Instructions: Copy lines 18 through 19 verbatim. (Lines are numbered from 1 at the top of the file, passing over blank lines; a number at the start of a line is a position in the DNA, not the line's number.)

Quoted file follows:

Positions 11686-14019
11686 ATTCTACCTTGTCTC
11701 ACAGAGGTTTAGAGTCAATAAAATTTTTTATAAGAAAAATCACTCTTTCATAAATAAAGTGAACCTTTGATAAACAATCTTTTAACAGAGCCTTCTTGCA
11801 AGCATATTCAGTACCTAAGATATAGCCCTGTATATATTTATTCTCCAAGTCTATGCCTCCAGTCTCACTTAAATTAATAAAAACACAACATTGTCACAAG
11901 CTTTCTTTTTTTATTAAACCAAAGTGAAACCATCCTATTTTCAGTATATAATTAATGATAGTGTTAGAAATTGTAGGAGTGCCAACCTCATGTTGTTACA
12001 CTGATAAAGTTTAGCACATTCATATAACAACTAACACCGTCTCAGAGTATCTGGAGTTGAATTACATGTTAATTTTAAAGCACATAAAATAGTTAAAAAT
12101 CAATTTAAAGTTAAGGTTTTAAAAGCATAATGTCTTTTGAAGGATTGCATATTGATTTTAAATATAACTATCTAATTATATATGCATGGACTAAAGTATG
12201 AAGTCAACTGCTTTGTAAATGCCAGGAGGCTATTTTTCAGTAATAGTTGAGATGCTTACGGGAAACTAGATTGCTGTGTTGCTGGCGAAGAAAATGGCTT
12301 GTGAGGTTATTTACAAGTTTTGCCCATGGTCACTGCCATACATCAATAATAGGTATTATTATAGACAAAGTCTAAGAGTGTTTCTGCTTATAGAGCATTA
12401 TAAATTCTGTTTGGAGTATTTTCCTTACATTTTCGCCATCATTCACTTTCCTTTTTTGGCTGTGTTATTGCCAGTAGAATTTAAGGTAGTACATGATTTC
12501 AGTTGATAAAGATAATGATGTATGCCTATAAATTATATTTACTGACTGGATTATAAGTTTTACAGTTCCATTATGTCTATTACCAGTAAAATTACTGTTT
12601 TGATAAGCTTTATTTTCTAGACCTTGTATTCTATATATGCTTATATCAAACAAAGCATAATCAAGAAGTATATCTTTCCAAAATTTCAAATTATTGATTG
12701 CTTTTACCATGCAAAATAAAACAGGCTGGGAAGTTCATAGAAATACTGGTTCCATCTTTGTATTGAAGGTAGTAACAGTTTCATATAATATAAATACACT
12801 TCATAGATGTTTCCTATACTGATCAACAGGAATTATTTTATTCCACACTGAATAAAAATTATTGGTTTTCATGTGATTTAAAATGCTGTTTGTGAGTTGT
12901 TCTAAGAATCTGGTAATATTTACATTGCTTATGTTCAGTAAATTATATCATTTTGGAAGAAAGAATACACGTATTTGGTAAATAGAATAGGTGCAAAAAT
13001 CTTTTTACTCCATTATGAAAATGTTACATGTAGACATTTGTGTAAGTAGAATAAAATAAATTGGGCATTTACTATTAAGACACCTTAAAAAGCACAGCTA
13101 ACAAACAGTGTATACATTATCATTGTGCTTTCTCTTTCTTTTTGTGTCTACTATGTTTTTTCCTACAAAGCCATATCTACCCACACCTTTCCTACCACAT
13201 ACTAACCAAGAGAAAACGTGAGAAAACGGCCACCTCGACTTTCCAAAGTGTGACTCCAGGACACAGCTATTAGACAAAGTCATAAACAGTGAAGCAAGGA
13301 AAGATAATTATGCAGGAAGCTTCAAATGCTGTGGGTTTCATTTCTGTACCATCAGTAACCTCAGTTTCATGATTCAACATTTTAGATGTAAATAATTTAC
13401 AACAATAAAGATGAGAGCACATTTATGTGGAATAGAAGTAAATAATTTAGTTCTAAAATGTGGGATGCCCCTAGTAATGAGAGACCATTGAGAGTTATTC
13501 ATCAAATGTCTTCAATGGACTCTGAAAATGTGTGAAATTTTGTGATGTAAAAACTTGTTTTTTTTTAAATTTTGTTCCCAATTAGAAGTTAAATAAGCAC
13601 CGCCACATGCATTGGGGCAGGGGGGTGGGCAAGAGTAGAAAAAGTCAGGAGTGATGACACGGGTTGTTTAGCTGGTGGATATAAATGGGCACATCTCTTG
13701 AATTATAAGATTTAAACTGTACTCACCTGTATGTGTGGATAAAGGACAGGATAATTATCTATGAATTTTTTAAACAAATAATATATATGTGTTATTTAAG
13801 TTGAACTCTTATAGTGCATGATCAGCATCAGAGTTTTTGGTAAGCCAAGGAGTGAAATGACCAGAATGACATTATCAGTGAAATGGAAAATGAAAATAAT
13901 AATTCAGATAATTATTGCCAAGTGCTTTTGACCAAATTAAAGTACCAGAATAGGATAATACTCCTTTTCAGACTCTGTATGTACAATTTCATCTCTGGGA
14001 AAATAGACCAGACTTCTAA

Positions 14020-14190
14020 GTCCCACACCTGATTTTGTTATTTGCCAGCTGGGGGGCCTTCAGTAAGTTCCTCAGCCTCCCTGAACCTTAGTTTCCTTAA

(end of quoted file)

13201 ACTAACCAAGAGAAAACGTGAGAAAACGGCCACCTCGACTTTCCAAAGTGTGACTCCAGGACACAGCTATTAGACAAAGTCATAAACAGTGAAGCAAGGA
13301 AAGATAATTATGCAGGAAGCTTCAAATGCTGTGGGTTTCATTTCTGTACCATCAGTAACCTCAGTTTCATGATTCAACATTTTAGATGTAAATAATTTAC